A More Attractive Oil Trade

by: Wall Street Strategies

By Conley Turner

The volatility in crude oil prices has been pronounced of late as a confluence of factors has ignited concerns that the demand for the commodity may ebb. This has given rise to a situation where crude oil has become an attractive trading opportunity.

Among the reasons for the move down was a report by the Institute for Supply Management, which indicated earlier in the week that its service survey fell in April to 52.8 from 57.3 in March. While any reading above 50 indicates that the economy is expanding, the fact that it declined so dramatically suggests that the pace of the expansion is slowing. Providing even more impetus for the price gyrations was the fact that the U.S. Department of Energy reported that crude oil stocks rose by 3.4 million barrels in the previous week. The government agency stated that though imports declined, stockpiles were 2 million barrels more than the build of 1.7 million barrels that the market was anticipating.

Light, sweet crude for June delivery ended the week of May 6, 2011 at $97.18 after starting the week at $114, the highest level in about 2 1/2-years. Brent crude settled at $110.80 a barrel on the Intercontinental Exchange in London.

Despite the fundamental underpinning of the move down, some observers are also mulling the impact of high-frequency and program traders. There is growing sentiment that the entry of these market participants are operating in an environment not sufficiently equipped to handle them. This lack of human participation in trading has had a huge influence on the commodities market in the past and there is no evidence to suggest that such is not the case this time around.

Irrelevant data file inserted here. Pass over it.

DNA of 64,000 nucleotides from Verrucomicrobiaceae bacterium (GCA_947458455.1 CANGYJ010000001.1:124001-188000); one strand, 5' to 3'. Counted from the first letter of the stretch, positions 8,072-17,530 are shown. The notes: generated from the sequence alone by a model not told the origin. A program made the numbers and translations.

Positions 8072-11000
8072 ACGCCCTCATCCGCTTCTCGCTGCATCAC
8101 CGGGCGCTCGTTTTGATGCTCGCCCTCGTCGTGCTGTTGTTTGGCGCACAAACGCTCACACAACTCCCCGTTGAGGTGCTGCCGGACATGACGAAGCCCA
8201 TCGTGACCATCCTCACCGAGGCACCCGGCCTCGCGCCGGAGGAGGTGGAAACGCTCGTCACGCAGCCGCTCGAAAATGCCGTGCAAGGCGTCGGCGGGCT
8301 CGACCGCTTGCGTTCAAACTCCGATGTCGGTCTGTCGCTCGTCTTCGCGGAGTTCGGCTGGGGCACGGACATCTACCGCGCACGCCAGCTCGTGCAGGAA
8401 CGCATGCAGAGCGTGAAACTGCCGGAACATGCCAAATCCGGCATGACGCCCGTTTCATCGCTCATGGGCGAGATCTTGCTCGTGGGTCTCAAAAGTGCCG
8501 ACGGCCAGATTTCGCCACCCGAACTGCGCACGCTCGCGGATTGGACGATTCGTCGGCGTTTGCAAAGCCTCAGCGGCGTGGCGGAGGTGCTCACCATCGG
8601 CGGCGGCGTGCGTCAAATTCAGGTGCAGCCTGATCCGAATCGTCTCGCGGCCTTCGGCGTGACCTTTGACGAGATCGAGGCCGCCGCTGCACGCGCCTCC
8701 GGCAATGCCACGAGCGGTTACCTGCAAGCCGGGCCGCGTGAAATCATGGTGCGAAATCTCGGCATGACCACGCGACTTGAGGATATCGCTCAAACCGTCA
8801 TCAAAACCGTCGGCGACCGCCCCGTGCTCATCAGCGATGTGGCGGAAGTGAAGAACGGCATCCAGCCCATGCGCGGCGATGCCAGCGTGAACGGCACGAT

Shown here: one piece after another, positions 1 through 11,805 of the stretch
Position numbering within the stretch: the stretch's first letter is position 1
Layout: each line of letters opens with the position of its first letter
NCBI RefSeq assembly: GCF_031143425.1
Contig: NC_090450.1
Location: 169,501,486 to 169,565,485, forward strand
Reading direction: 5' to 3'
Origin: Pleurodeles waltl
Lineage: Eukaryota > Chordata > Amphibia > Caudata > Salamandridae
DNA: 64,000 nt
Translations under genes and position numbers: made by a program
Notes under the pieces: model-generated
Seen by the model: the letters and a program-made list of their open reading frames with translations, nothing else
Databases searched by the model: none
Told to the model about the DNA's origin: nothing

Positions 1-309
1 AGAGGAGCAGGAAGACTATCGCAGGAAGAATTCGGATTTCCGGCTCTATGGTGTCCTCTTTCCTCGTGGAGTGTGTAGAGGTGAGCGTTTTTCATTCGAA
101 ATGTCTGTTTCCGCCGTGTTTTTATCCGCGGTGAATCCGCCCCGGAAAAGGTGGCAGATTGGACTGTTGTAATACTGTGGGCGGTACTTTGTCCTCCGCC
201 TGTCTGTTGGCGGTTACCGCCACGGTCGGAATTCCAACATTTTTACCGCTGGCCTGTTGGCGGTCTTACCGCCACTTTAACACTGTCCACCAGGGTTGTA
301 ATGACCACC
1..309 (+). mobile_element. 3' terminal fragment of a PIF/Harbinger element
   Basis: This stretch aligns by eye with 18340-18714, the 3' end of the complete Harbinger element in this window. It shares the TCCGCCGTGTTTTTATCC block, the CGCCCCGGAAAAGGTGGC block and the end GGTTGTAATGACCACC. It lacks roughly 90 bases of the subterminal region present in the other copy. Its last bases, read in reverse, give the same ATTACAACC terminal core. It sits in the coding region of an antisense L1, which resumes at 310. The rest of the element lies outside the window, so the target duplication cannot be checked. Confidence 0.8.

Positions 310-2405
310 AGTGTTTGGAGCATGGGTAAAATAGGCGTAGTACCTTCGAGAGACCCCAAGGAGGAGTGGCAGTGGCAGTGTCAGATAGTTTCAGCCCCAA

The value of the dollar is also a critical factor to the move in oil. Among institutions, the weakening dollar trade has become as crowded in the same manner as precious metals investments, such as gold and silver, have become popular among retail investors. Since nothing goes up or down in a straight line, the current reversal in the value of the dollar was almost inevitable. The upside catalyst for the greenback came in the wake of European Central Bank's president Jean-Claude Trichet stating that he was not going to change Europe's interest rates. It was conveyed that there would not likely be any change for foreseeable future despite current inflationary pressures. With the dollar index moving higher against other currencies, crude and other commodities have come under considerable pressure. This price drop has also been exacerbated due to margin calls.

History has shown that such outsized price distortions can lead to a buying opportunity as the market tends to overshoots in both directions. Subsequent to the stock market's flash crash in May 6, 2010, it took approximately 2 months for equities to return to their pre- crash levels. The factors that had led to the increase in oil prices remain largely intact. The crisis in the Middle East and North Africa may not dominate the headlines as much as it did several weeks ago, but that situation still far from stable. Furthermore, the fundamentals regarding the U.S. dollar still point its value declining over the long haul. The ongoing Gross Domestic Product (GDP) expansion occurring in Asia is also likely to continue for the foreseeable future and provide buoyancy for ongoing demand for oil. It stands to reason that this event can be an attractive trading opportunity in the commodity.